Bioscience for health
Through Bioscience for Health, BBSRC provides sustained research investment to improve health and wellbeing across the life course, reducing the need for medical and social intervention.
Fundamental bioscience is vital to revealing the mechanisms underlying normal physiology and homeostatic control during early development and across the lifespan into old age. The Bioscience for Health priority aims to achieve a deep, integrated understanding of the 'healthy system' at multiple levels, and of the factors that maintain health and wellness under stress and biological or environmental challenge.
BBSRC's vision for research and innovation in Bioscience for Health is set out in a Strategic Framework, available in the download section. The Framework aims to add detail to BBSRC's overarching Strategic Plan, outlining key expected contributions to the wider health research landscape and guiding BBSRC activities within this priority area over the next five years.
Four key challenge areas are:
- Lifelong Health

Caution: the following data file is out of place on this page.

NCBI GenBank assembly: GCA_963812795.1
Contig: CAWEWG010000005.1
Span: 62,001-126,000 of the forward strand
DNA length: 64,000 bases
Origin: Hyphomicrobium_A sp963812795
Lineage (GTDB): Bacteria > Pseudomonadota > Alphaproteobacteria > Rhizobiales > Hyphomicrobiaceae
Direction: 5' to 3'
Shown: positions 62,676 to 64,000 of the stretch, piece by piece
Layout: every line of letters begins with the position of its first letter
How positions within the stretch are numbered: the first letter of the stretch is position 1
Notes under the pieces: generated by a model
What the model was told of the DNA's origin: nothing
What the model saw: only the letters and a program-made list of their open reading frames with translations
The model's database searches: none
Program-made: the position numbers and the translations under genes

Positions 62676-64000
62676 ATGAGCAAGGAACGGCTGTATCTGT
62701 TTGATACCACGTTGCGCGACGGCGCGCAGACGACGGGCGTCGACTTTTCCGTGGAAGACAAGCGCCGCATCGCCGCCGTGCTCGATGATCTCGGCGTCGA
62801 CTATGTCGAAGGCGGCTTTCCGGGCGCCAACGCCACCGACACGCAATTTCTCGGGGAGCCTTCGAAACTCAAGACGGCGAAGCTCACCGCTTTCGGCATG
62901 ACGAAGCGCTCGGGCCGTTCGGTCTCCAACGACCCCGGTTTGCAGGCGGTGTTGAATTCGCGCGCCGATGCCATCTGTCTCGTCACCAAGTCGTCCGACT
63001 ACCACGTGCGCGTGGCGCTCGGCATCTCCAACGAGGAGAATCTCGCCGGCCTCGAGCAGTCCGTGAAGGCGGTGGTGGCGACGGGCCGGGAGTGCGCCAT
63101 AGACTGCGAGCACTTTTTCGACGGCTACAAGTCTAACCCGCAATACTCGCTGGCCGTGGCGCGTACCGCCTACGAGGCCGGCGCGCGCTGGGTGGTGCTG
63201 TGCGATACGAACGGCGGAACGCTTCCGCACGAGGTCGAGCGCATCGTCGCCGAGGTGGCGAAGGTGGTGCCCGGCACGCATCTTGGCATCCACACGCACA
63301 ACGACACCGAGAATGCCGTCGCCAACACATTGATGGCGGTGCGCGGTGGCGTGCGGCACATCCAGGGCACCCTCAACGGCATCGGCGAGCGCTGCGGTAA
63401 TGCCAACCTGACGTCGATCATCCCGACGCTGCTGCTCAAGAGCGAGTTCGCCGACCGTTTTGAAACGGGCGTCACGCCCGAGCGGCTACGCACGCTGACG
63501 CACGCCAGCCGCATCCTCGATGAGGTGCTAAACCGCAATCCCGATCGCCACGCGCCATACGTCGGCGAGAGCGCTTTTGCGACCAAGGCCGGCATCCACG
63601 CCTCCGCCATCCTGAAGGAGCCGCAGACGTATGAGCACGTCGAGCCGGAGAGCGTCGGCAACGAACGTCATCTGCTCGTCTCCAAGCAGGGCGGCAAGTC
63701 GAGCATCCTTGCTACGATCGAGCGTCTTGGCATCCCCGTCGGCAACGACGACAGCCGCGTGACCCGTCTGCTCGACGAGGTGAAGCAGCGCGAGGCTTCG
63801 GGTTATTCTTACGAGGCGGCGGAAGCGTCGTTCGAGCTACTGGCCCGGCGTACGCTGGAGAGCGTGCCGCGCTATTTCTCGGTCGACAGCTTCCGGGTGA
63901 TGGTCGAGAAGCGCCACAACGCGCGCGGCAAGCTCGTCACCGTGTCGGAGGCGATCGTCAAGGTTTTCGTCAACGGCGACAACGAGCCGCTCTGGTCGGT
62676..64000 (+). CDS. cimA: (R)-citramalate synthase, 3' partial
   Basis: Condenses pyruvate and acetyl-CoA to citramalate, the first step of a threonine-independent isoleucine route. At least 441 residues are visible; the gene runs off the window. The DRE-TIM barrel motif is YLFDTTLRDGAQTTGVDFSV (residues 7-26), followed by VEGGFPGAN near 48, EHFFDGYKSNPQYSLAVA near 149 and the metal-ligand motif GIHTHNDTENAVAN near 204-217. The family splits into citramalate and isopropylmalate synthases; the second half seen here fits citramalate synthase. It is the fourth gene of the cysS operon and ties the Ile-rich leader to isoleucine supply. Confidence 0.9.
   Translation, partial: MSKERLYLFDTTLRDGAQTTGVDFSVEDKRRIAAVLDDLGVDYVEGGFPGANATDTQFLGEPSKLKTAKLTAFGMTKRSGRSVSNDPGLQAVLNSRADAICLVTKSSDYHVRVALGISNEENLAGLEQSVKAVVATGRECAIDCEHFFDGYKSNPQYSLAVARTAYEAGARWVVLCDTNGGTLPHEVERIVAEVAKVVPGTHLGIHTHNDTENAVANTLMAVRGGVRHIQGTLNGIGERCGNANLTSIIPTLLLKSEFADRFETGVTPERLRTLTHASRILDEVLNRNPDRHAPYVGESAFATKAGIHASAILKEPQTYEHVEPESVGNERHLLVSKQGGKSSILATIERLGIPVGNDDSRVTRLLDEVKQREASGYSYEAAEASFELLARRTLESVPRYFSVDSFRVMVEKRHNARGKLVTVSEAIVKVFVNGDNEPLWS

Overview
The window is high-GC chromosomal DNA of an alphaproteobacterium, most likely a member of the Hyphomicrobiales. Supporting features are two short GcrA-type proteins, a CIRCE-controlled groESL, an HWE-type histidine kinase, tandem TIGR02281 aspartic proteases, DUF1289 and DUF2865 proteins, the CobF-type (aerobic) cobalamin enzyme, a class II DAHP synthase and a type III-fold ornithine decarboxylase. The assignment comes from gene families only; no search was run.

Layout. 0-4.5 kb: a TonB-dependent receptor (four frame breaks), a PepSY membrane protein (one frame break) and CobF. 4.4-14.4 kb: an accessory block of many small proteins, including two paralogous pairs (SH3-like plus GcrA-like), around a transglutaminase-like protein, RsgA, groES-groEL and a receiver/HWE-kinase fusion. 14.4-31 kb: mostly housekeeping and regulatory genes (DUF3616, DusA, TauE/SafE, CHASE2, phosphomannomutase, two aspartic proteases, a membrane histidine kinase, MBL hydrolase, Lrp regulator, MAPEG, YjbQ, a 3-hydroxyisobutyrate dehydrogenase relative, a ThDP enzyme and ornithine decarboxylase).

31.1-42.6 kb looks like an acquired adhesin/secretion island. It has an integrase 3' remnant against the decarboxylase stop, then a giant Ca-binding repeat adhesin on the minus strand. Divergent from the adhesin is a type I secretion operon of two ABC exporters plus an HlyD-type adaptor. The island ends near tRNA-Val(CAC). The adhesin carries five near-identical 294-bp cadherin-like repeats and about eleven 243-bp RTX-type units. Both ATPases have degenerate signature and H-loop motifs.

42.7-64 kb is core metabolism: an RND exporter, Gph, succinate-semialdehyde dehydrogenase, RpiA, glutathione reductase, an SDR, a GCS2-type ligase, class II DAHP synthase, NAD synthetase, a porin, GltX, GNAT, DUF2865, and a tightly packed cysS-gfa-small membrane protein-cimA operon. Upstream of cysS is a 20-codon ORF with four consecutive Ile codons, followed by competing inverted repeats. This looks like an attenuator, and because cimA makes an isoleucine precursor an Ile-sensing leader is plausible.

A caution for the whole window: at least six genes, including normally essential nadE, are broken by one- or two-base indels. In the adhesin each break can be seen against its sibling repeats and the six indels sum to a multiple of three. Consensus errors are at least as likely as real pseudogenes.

Understanding the mechanistic basis of lifespan and healthy ageing using human, microbial and animal systems with the long-term objective of promoting health in later life.
- Nutrition for Health
Understanding how foods, nutrients and whole diets influence cellular processes, how these influences affect overall health outcomes, and how responses vary between population groups, individuals and across the lifecourse
- One Health
Collaborative and coordinated approaches to combat infectious diseases of zoonotic origin drawing on a common pool of scientific knowledge from multiple disciplines to improve the health and well-being of animals and people in their environment
- Biotechnology for Health
Development of enabling biotechnology and innovative approaches to support the translation of basic bioscience
Systems and multidisciplinary approaches will be crucial to unpicking the complexity of these relationships
BBSRC’s role in Food, Nutrition and Health research and innovation is outlined in more detail in a topic-specific Strategic Framework, published in March 2015 and available in the download section. The document sits alongside a complementary joint BBSRC, MRC and ESRC high-level vision, which recognises the importance of collaboration to support integrative research in this area (also available to download).